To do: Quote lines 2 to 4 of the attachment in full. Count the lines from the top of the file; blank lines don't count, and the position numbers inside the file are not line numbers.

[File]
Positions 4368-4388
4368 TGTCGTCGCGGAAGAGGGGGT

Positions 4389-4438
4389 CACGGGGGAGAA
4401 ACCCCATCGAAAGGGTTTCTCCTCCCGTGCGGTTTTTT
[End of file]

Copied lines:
4368 TGTCGTCGCGGAAGAGGGGGT

Positions 4389-4438
4389 CACGGGGGAGAA